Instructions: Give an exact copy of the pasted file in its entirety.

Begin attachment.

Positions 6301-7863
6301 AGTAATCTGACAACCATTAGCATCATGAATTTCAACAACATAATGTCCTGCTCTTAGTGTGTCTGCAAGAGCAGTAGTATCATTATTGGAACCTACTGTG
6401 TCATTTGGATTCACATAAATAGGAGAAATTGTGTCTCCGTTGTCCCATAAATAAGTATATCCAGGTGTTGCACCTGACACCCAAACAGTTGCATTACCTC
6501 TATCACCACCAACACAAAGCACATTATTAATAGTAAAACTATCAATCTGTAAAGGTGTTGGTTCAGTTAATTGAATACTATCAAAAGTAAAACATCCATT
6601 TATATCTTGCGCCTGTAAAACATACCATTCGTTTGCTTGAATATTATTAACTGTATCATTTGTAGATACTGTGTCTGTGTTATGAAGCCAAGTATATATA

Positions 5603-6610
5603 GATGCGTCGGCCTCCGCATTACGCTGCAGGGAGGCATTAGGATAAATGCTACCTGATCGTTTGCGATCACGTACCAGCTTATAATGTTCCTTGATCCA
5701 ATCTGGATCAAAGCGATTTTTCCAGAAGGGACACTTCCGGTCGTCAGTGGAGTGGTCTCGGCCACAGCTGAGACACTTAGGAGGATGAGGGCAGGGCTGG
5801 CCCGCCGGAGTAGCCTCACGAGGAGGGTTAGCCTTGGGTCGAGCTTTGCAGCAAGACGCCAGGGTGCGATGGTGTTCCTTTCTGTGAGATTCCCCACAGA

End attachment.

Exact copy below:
Positions 6301-7863
6301 AGTAATCTGACAACCATTAGCATCATGAATTTCAACAACATAATGTCCTGCTCTTAGTGTGTCTGCAAGAGCAGTAGTATCATTATTGGAACCTACTGTG
6401 TCATTTGGATTCACATAAATAGGAGAAATTGTGTCTCCGTTGTCCCATAAATAAGTATATCCAGGTGTTGCACCTGACACCCAAACAGTTGCATTACCTC
6501 TATCACCACCAACACAAAGCACATTATTAATAGTAAAACTATCAATCTGTAAAGGTGTTGGTTCAGTTAATTGAATACTATCAAAAGTAAAACATCCATT
6601 TATATCTTGCGCCTGTAAAACATACCATTCGTTTGCTTGAATATTATTAACTGTATCATTTGTAGATACTGTGTCTGTGTTATGAAGCCAAGTATATATA

Positions 5603-6610
5603 GATGCGTCGGCCTCCGCATTACGCTGCAGGGAGGCATTAGGATAAATGCTACCTGATCGTTTGCGATCACGTACCAGCTTATAATGTTCCTTGATCCA
5701 ATCTGGATCAAAGCGATTTTTCCAGAAGGGACACTTCCGGTCGTCAGTGGAGTGGTCTCGGCCACAGCTGAGACACTTAGGAGGATGAGGGCAGGGCTGG
5801 CCCGCCGGAGTAGCCTCACGAGGAGGGTTAGCCTTGGGTCGAGCTTTGCAGCAAGACGCCAGGGTGCGATGGTGTTCCTTTCTGTGAGATTCCCCACAGA